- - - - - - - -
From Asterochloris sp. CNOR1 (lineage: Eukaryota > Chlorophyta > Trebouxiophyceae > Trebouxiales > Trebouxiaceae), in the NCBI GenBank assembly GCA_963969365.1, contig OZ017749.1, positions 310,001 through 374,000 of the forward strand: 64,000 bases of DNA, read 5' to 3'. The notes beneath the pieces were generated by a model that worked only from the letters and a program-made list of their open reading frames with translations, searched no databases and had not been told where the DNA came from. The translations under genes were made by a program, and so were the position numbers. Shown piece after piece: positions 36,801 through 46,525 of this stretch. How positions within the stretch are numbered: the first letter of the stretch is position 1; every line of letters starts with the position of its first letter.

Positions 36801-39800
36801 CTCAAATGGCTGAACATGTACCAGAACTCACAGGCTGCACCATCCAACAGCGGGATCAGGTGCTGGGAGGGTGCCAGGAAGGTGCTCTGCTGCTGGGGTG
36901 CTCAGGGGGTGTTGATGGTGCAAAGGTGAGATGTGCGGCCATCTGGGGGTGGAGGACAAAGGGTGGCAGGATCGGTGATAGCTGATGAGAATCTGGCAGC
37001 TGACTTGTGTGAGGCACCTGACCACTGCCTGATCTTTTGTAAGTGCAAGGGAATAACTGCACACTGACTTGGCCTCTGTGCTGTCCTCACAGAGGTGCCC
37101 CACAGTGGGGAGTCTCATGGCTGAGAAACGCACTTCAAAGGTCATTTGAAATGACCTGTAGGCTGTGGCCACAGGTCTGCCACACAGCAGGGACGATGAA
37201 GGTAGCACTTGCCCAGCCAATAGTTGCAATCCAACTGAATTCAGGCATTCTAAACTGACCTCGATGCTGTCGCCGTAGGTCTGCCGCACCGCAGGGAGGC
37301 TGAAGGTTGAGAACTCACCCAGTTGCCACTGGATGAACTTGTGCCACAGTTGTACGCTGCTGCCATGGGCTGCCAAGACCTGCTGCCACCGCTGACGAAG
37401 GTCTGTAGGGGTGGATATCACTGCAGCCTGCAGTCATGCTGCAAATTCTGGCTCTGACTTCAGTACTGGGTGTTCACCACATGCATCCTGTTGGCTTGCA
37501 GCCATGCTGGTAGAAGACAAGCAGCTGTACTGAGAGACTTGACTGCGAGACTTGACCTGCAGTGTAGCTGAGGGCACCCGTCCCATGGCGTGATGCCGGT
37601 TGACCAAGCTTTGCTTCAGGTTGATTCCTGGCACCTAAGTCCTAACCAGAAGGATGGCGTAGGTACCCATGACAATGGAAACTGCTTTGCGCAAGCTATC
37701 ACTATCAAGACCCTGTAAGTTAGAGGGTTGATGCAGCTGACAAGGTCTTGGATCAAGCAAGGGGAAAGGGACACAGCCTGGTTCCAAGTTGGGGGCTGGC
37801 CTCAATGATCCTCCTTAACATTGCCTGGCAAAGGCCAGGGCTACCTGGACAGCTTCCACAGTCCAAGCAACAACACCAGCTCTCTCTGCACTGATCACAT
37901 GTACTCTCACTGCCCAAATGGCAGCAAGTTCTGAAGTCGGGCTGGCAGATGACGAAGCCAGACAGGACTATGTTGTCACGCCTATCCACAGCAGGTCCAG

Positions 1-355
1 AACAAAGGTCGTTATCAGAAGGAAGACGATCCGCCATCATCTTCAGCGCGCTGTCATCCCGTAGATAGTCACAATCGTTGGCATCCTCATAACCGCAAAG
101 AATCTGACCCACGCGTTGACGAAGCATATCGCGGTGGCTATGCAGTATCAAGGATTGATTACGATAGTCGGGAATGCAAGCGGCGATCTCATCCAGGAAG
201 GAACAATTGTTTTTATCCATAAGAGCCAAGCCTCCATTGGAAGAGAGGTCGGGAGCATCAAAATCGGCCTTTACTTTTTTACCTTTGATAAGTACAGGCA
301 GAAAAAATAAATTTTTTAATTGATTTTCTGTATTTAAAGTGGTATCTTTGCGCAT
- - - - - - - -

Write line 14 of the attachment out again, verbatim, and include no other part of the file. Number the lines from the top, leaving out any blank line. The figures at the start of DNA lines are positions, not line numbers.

37901 GTACTCTCACTGCCCAAATGGCAGCAAGTTCTGAAGTCGGGCTGGCAGATGACGAAGCCAGACAGGACTATGTTGTCACGCCTATCCACAGCAGGTCCAG